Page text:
How to Create a Profitable Public Relations Program for Your Business - dummies

How to Create a Profitable Public Relations Program for Your Business

By Eric Yaverbaum, Robert W. Bly, Ilise Benun, Richard Kirshenbaum

When creating a public relations (PR) program for your business, make that public relations (PR) program as profitable as you can. This PR-program path can get you on your way:

  • Clearly establish the goals of your PR program. Many people forge ahead without knowing what it is they’re trying to accomplish. You can use PR to accomplish many different goals, but if you don’t establish your goals at the outset, you’re unlikely to achieve them.

  • Assemble pertinent facts. Keep an organized file of the background material you collect on a project. Review the file before you begin to formulate your solution.

  • Gather general knowledge. General knowledge has to do with the expertise you’ve developed in your life and includes your storehouse of information concerning events, people, media, culture, science, technology, management, and the world at large. Read books in your field and start a reference library. Take some night school courses. Attend seminars, conferences, and trade shows. Make friends with people in your field and exchange information, stories, ideas, case histories, and technical tips.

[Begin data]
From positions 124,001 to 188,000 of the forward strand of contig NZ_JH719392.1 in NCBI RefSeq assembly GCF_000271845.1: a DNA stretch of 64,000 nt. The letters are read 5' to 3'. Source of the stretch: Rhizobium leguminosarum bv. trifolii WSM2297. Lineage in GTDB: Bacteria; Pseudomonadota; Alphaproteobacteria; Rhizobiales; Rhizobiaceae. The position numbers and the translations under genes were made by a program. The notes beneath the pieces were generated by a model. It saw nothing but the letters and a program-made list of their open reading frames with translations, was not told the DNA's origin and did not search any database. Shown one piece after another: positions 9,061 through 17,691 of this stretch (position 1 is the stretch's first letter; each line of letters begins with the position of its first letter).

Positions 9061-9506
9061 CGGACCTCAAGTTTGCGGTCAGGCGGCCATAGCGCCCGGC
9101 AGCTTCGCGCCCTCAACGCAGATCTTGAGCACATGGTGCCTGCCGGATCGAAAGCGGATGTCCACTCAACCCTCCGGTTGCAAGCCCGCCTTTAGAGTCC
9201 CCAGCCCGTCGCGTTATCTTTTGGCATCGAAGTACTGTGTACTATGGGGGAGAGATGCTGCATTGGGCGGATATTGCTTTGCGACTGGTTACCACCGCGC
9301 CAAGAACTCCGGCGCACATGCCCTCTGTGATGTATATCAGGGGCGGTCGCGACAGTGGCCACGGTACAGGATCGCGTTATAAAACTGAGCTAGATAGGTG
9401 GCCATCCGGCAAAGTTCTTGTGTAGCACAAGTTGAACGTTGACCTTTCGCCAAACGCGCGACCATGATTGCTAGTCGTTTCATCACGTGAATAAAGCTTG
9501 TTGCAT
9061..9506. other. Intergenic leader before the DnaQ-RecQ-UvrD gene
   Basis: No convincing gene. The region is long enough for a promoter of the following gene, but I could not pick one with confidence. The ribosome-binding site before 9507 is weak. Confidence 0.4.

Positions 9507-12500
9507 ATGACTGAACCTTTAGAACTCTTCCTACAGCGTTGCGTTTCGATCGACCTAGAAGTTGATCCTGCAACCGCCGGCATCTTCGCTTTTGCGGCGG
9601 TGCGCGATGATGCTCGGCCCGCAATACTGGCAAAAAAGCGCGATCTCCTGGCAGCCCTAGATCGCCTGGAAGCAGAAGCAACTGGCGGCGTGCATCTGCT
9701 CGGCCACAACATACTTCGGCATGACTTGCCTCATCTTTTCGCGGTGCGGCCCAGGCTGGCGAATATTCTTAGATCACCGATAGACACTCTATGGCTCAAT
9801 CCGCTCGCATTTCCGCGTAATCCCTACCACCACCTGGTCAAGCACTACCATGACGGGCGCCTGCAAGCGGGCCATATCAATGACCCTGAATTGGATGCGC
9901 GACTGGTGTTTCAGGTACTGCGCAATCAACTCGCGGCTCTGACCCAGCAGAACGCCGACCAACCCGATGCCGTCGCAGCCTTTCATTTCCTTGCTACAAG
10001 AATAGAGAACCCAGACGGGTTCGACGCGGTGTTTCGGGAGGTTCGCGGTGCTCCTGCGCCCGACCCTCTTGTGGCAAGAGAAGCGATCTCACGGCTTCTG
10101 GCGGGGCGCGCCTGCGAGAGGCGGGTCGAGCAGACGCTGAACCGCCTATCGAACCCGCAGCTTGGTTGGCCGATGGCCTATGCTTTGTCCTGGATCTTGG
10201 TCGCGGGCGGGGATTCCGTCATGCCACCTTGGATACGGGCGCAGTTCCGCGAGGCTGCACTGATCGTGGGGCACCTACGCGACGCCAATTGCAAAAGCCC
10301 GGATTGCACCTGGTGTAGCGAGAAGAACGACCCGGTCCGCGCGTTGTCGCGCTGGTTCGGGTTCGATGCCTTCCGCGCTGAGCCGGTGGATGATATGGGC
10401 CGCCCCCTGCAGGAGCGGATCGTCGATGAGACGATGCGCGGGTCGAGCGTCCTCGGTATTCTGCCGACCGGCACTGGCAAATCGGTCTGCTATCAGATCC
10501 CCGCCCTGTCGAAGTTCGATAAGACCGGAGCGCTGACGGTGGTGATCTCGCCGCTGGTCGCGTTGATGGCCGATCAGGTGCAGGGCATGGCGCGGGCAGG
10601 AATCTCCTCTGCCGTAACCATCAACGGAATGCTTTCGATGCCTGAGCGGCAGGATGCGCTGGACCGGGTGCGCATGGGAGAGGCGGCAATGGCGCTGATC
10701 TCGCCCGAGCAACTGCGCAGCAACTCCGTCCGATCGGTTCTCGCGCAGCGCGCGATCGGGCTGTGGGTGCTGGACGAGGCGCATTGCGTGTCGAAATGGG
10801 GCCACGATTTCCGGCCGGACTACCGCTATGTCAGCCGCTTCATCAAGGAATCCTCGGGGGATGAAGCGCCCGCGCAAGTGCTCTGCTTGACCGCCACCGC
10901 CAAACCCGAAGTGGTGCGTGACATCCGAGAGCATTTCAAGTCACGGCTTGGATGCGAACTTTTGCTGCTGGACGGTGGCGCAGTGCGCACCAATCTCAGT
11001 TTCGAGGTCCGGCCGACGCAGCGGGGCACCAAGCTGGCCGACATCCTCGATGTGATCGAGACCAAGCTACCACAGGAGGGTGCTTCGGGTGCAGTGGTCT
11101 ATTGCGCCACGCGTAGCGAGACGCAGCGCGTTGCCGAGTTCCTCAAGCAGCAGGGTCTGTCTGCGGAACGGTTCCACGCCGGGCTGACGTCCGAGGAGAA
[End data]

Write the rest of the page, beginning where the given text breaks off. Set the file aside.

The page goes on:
• Look for combinations. An idea doesn’t have to be something completely new. Many ideas are simply new combinations of existing elements. By looking for combinations, for new relationships between old ideas, you can come up with a fresh approach.

  • Sleep on it. Putting the problem aside for a time can help you renew your idea-producing powers just when you think that your creative well has run dry. But don’t resort to this method after only five minutes of puzzled thought. A solution may strike you as you sleep, shower, shave, or walk in the park. Even if that doesn’t happen, when you return to the problem, you will find that you can attack it with renewed vigor and a fresh perspective.

  • Use a checklist. You can use checklists to stimulate creative thinking and as a starting point for new ideas. Keep in mind that no checklist can contain an idea for every situation that arises. Use a checklist as a tool for creative thinking, not as a crutch.

  • Get feedback. If you don’t work as part of a team, getting someone else’s opinion of your work can help you focus your thinking and produce ideas you hadn’t thought of. If you feel that you’re right and that the criticisms are off base, ignore them. But more often than not, the feedback provides useful information that can help you come up with the best, most profitable ideas.